By Colby Proffitt
1.) New global cybersecurity center announced at Davos (January 24, 2018)
Summary: The World Economic Forum announced plans Wednesday to launch a new coordinating group to counter emerging cybersecurity threats and help connect leaders from business and government to collaborate on various security issues as well as share best practices.
Why it matters: The good guys might just be on to something here – collaboratively developing solutions apart from regulations to create stronger defenses, much in the way that hackers collaborate to develop intricate code and launch economically and politically devastating attacks. What will be interesting to watch is whether regulation remains truly absent, or if it is instituted after or due to suspicion of malicious activity amongst the members.
2.) Facebook hires first ever head of cybersecurity policy (January 23, 2018)
Summary: Facebook has hired its first ever director of cybersecurity policy.
Why it matters: This announcement is important for several reasons. First, although a leading social media platform, Facebook was falling behind in terms of cybersecurity. From trusted contact hacks to the fake Americans Russia created to influence the election, Facebook has fallen victim to attack more than once. In its defense, it is a big target, but it will be interesting to see how this new hire shapes the cyber future of the company, especially with the newly released cyber policies of 2017.
3.) Alphabet launches new cybersecurity company, Chronicle, out of its X moonshot factory (January 24, 2018)
Summary: Alphabet, the company you probably still wrongly refer to as “Google,” today announced the launch of Chronicle, a new cybersecurity company that aims to give companies a better chance at detecting and fighting off hackers. Chronicle is graduating out of Alphabet’s X moonshot group and is now a standalone company under the Alphabet umbrella, just like Google.
Why it matters: This is a catchy headline, but it’s not the first time we’ve seen this approach, and there just aren’t enough details to indicate any groundbreaking advances. Advances in security must be either faster, better, or more efficient (cheaper). Otherwise, the tools are simply competitors. This story is worth following, especially if Alphabet has a cyber game changer up its sleeve.
4.) Free Linux Tool Monitors Systems for Meltdown Attacks (January 27, 2018)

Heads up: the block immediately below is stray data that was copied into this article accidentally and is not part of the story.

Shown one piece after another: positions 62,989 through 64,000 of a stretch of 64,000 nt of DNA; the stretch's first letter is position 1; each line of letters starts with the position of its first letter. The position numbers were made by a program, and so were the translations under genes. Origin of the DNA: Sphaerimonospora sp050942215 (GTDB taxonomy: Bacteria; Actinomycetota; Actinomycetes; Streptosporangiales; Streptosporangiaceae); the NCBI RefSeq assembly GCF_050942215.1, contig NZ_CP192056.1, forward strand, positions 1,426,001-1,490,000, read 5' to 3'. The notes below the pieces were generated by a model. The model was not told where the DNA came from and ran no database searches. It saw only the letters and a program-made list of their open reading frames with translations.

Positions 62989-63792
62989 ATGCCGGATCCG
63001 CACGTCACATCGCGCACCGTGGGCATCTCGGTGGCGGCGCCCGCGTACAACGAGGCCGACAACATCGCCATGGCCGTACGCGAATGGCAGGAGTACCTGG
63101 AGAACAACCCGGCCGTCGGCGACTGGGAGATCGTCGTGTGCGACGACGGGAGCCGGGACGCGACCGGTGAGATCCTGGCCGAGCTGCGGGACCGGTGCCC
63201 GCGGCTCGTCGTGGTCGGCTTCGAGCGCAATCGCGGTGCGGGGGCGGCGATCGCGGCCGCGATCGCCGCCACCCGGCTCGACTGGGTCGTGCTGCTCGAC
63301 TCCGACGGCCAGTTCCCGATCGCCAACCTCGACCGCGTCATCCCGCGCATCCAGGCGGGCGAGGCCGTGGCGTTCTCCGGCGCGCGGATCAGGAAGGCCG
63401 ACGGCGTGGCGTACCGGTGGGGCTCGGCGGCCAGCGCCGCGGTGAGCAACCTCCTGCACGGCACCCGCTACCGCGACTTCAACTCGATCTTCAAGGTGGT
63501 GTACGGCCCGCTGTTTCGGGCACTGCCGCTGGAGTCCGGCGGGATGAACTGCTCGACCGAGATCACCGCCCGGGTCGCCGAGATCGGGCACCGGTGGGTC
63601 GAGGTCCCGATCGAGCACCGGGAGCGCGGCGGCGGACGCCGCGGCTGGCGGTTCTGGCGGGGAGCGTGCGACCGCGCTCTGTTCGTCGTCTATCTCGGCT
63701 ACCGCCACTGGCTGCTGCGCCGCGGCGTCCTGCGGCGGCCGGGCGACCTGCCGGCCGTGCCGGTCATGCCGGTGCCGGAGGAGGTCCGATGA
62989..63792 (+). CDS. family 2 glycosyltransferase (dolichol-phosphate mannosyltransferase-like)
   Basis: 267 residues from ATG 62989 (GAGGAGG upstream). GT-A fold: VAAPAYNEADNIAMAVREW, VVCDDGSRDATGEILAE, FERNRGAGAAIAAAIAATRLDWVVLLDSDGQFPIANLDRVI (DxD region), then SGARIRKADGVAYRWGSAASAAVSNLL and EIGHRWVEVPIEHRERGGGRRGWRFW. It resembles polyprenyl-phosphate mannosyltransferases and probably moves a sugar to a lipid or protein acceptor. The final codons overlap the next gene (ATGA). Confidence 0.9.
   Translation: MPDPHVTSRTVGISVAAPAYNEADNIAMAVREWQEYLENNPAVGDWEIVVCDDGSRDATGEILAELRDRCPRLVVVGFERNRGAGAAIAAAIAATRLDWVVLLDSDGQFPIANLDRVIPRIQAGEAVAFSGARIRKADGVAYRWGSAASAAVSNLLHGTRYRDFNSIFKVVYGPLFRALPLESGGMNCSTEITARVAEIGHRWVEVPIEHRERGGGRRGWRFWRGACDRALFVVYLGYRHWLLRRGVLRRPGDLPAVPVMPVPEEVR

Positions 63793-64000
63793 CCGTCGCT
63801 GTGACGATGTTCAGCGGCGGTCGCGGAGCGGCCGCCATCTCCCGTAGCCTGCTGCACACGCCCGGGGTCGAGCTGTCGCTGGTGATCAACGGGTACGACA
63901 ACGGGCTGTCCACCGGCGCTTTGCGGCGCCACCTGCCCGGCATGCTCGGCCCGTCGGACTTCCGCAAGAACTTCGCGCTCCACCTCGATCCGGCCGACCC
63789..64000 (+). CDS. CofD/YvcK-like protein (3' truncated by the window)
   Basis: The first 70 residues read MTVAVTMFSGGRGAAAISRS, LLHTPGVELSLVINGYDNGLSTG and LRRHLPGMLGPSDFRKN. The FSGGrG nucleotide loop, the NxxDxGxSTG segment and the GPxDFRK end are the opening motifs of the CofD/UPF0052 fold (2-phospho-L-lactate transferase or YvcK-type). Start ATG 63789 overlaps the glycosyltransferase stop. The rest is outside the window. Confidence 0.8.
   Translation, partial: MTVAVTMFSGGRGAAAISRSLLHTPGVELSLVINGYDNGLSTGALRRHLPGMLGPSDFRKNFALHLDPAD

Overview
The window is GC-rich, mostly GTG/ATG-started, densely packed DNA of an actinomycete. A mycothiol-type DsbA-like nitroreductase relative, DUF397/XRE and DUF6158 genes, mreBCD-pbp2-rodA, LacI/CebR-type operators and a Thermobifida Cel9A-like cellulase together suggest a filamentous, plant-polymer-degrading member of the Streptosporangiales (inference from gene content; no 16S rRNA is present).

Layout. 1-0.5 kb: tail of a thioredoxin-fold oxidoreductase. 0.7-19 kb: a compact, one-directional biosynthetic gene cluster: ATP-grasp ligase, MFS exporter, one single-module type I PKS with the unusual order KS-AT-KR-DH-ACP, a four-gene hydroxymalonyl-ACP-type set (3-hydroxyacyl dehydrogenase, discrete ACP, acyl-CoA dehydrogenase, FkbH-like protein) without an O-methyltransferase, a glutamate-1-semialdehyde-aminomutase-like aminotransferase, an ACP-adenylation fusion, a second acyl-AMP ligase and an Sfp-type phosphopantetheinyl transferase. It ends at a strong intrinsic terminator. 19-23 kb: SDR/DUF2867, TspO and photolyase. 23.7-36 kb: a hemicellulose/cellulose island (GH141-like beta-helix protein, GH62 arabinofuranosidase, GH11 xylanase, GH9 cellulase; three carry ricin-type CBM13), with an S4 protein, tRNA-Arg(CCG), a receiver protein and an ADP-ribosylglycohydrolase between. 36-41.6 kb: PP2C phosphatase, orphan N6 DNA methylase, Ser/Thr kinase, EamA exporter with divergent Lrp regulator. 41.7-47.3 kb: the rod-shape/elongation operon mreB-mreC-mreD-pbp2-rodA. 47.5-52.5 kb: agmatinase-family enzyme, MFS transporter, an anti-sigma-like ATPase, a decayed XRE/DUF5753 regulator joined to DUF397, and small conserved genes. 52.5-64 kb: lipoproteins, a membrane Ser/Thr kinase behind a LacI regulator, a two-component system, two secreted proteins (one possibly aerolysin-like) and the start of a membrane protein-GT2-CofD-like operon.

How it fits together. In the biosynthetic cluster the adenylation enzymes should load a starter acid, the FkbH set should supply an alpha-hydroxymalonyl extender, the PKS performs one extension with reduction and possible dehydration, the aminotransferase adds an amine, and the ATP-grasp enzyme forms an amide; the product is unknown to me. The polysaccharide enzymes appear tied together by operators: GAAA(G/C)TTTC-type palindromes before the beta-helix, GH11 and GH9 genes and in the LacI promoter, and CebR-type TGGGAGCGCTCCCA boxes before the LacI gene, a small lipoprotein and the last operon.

Summary: SentinelOne this week released Blacksmith, a free Linux tool that can detect Meltdown vulnerability exploitation attempts, so system administrators can stop attacks before they take root.
Why it matters: Following up on last week’s roundup, this article will bring you up to speed. What’s been interesting to watch is the effort hurled towards resolving this issue, with most solutions made available for free. Such competition is a commentary on not just the immensity of attacks and opportunity for defense solutions and creativity, but also the selection challenges for the end user. Increasingly, the onus of personal cyber protection is falling to end users. The days of buying a simple AV program are over. Now, end users must consider a host of options, their assets and habits, and choose the protection that best suits their needs, and budget.
5.) ATM makers warn of ‘jackpotting’ hacks on U.S. machines (January 27, 2018)
Summary: (Reuters) – Diebold Nixdorf Inc. and NCR Corp, two of the world’s largest ATM makers, have warned that cyber criminals are targeting U.S. cash machines with tools that force them to spit out cash in hacking schemes known as “jackpotting.”
Why it matters: More recently, much of the cyber focus has fallen to nation-state attacks and widespread ransomware attacks, but this article highlights another attack that doesn’t appear to be nation-state sponsored; in-fact, it appears to be sponsored and targeted by region. Nation-state attacks are one thing, but even at home, users aren’t safe. ATM users are best served by performing transactions with a bank teller directly.